“13 Reasons Why”

Despite being someone who occasionally self-harms by seeking out trite image macros on Pinterest to make myself cry, I HATE crying.  It gives me a headache.  That’s why I prefer not to watch Oscar-bait dramas, rom-coms, and sitcoms.  There are plenty of films and shows in the world that I’m told I’m “missing out on” because I resist watching things that are, in my opinion, manufactured to provoke a sentimental response for no reason other than for the latest Hollywood “It” person to add a creepy looking gold dude to their statue collection.  Some people like that stuff, and that’s great.  I don’t.  Which is why I’m kind of pissed off at myself for watching what I’ve been watching lately.

A couple of people at work recommended “The OA” on Netflix and I binge-watched the heck out of that because it started off with kind of a sci-fi/fantasy/just weird creepy stuff premise and by the time it became obvious that it wasn’t any of that, I was determined to finish it.  I was a complete wreck by the end of the last episode.  I’m still mourning the wreck I made of my most crucial relationships and the themes of forgiveness and bonds of friendship in that show left me sobbing for hours.

Next, I watched “Shameless.”  All seven seasons.  I had seen a few episodes here and there and for the most part, just thought it was funny and fucked up, and I wanted to watch it all.  I had no idea what I was in for when the character, Monica, turned up.  Even before the climax of the eleventh episode of season two, I was shaken because of the depiction of that character’s mental illness.  I was actually typing a text to my friend about how that episode was affecting me when the really dramatic stuff happened.  I hate using the words “triggered” and “flashback” but I don’t know of another way to describe my response without them.  Lots of guilt, lots of shame, lots of panic…because of a stinking TV SHOW!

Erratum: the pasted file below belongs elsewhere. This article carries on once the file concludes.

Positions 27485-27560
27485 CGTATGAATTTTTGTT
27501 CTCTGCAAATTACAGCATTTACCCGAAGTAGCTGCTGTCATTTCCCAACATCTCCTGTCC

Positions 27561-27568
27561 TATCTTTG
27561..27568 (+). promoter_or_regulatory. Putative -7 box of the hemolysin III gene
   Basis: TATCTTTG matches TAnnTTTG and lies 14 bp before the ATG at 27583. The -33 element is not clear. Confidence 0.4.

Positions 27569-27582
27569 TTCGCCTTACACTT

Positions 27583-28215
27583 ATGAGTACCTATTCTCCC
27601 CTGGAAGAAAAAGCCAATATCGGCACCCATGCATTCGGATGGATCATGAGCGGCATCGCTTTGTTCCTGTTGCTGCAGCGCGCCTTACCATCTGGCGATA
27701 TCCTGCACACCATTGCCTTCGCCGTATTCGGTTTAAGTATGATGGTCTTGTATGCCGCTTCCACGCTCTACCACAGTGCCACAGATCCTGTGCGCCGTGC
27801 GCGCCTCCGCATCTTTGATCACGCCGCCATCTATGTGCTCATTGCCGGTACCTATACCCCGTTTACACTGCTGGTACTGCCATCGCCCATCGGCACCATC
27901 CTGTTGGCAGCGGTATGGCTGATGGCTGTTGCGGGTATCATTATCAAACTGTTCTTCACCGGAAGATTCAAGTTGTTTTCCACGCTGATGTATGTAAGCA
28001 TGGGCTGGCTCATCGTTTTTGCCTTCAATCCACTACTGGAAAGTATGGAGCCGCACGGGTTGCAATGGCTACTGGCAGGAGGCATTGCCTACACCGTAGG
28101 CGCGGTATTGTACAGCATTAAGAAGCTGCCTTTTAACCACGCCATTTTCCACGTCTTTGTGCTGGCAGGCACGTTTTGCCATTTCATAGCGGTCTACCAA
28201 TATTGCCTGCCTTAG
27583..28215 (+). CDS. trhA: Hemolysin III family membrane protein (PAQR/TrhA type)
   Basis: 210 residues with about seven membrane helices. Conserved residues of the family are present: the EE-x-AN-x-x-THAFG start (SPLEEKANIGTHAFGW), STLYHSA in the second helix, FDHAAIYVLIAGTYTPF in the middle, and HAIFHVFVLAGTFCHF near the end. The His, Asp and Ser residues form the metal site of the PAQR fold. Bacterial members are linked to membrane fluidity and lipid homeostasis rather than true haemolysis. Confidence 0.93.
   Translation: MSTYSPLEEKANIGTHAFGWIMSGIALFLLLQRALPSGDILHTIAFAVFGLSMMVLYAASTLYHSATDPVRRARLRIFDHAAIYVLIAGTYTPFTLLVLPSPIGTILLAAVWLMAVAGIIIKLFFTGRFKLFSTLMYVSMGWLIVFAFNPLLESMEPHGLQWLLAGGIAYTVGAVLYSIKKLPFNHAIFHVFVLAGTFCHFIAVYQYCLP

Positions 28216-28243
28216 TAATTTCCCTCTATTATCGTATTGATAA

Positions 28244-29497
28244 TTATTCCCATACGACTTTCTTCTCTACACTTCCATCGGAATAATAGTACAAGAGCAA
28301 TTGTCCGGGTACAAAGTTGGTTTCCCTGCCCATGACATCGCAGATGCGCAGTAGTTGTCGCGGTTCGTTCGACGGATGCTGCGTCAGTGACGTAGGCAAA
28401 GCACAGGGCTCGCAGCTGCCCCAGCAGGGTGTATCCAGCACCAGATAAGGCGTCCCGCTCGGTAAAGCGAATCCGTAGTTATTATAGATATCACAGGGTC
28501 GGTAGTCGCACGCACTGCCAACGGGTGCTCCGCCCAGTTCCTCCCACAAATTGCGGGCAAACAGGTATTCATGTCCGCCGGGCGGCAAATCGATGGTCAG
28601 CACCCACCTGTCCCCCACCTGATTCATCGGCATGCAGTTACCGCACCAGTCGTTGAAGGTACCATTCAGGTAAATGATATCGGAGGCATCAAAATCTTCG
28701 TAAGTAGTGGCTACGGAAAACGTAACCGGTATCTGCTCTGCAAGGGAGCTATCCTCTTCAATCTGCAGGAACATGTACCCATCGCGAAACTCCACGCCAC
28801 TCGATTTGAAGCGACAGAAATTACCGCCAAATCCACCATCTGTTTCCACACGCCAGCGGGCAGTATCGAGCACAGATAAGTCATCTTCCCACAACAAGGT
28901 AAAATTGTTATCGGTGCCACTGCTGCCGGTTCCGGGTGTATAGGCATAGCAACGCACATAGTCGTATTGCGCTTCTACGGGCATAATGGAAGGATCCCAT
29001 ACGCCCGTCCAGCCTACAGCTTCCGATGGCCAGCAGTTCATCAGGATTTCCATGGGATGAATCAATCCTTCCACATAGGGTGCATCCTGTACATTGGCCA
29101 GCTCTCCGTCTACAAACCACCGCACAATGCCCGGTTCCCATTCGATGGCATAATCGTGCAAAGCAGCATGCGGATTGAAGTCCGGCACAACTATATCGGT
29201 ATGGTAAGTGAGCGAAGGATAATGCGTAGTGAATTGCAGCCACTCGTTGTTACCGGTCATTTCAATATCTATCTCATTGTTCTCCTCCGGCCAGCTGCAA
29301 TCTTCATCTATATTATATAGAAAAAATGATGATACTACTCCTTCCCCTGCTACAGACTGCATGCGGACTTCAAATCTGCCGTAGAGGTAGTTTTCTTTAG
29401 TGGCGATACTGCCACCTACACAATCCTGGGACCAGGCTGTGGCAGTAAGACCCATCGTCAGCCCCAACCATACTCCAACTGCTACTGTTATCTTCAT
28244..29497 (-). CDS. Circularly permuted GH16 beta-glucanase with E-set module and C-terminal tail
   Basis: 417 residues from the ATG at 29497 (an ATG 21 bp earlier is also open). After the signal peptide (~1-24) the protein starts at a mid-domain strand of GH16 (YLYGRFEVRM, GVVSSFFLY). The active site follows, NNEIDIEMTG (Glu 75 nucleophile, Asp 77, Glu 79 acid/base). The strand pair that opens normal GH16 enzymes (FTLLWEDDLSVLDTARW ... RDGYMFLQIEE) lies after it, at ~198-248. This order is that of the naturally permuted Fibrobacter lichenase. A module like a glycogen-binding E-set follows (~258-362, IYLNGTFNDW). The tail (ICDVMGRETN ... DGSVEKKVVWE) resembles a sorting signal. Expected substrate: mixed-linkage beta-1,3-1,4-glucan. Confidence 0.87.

Then this weekend, I decided to watch something recommended by the same people who recommended “The OA.”  I don’t know what it says about me or them that they thought I would really like a show about a girl committing suicide: “13 Reasons Why.”  I guess there’s a book, too.  I think I started watching it around two or three in the afternoon yesterday and I didn’t stop watching until it was completely over.  I could not look away.  I didn’t sleep last night because I was watching this show and now I can’t get it out of my head.  It was gut-wrenching.

I feel kind of stupid for being able to relate to it so much because I’m an adult and the majority of the characters are high school kids.  (Sidebar: why is it that the majority of films, shows, and books about suicide are teen-centric?  Adults deal with that stuff, too, whether or not we want to admit it.)

The show starts with this girl already dead.  The whole thing is about why this girl killed herself.  I did wonder occasionally if the show was going to include her actual suicide but I figured that even if it did, it would be pretty much like every other onscreen depiction of suicide.